Intrusion by Ken MacLeod tells the story of a socialist future run by an almost dictatorship. People are monitored 24/7, pregnant women practically forced to take ‘The Fix’ a magical pill which corrects any abnormalities in the gene code essentially wiping out childhood disease and disability.
The story focuses on Hope, a young pregnant woman who does not wish to take The Fix, her husband Hugh and their son Nick. Hope didn’t take The Fix with Nick but is coming under increasing pressure from various parties to take The Fix for her second. A social researcher called Geena with the help of a genetics researcher called Joe, discover that Hugh and his son have a unique mutation on their genome which allows them to see a wider visual spectrum. This for some reason allows them to see into the future. Hugh sees people and places which others do not. MacLeod uses this as the basis for the story but doesn’t really take it any further than establishing that what Hugh has seen is the future.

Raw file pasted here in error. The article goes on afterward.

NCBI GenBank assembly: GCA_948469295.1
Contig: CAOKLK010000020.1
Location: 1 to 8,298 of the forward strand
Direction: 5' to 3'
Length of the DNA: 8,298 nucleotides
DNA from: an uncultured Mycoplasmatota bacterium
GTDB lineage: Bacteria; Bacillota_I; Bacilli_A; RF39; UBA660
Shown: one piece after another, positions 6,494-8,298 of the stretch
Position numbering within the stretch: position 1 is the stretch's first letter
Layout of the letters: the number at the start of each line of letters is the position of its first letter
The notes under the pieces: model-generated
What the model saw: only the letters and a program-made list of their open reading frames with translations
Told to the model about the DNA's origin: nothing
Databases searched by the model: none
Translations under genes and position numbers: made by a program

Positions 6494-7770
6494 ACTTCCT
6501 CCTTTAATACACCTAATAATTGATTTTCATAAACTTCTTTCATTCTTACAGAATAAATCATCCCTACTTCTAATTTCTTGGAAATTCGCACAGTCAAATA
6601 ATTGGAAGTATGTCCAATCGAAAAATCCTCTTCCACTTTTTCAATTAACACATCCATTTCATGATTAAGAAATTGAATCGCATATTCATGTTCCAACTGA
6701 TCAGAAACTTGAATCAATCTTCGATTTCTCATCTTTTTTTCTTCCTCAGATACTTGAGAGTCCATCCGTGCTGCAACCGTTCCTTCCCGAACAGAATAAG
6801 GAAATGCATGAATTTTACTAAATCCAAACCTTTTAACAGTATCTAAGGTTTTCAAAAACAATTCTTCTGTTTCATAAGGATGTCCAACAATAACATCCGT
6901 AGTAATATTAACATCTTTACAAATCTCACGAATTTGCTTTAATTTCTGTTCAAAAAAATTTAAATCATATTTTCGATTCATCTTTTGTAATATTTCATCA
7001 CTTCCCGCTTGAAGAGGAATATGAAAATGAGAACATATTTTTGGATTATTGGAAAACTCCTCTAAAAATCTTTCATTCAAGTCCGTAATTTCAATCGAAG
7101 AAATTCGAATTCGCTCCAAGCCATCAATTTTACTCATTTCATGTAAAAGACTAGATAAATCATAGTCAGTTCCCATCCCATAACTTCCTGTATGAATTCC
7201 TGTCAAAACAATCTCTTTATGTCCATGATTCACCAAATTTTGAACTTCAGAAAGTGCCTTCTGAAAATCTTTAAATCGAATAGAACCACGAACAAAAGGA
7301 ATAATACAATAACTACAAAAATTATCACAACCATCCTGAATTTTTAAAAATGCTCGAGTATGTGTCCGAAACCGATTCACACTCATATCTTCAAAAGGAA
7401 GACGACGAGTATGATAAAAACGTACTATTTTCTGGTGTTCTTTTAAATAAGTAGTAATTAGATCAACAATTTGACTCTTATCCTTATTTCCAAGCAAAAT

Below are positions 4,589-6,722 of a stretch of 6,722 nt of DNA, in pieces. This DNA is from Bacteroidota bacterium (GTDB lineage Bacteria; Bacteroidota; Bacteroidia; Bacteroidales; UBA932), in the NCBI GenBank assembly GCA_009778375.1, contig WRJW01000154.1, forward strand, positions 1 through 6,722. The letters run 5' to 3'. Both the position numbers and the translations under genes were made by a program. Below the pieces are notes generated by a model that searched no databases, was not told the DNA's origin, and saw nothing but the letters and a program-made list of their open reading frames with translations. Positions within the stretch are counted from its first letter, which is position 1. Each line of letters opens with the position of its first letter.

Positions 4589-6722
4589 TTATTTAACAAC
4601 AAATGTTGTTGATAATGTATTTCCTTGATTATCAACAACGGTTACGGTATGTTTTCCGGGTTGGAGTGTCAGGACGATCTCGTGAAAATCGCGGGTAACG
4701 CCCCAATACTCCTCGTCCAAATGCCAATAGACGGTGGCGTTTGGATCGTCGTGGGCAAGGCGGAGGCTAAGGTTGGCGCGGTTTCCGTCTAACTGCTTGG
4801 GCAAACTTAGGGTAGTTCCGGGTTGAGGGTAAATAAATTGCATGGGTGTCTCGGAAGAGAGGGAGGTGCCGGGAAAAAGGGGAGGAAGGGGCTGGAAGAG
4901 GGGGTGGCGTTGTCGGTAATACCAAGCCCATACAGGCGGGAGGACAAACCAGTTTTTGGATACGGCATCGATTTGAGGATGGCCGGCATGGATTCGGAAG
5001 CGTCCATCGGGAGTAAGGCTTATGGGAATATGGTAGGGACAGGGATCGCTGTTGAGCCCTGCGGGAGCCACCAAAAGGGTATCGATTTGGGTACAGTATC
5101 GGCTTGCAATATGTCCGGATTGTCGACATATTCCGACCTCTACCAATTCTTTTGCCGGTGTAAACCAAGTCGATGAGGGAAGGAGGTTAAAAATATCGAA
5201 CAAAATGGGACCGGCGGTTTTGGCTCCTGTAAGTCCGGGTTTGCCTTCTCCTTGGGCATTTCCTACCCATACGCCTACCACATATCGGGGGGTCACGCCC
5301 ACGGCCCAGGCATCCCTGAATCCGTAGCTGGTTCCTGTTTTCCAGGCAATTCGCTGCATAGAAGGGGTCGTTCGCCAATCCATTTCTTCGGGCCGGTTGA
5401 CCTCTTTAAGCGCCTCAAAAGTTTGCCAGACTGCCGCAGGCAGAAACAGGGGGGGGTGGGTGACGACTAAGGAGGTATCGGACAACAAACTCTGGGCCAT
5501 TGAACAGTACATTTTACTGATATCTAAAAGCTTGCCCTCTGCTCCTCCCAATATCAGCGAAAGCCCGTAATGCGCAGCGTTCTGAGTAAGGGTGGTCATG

In the world MacLeod has created, women must wear a ‘monitoring ring’ which logs their exposure to smoke and drink as well as various other information about their bodies. In order to buy alcohol, women must prove they are not pregnant. The Fix is mandatory for all women to take, unless there are religious exemptions but unless you have this religious exemption there is no way to avoid taking The Fix. There is almost no personal freedom, there is terrorism in the background and various non-white characters get randomly picked up by the police and tortured for no reason.
By choosing to focus on Hope and Hugh, I feel that the more interesting story gets missed. Why were people so compliant in this world where women oppressed and are defined merely as baby making machines? Why were people just…putting up with what is essentially a police state where people could just be taken off the street and tortured for information? The future MacLeod establishes is deeply disturbing. I found it a frustrating read as I wanted more of an uprising or at least a greater objection to the curtailing of personal freedoms and I found the future-sight aspect out of place particularly as it didn’t move beyond simply existing.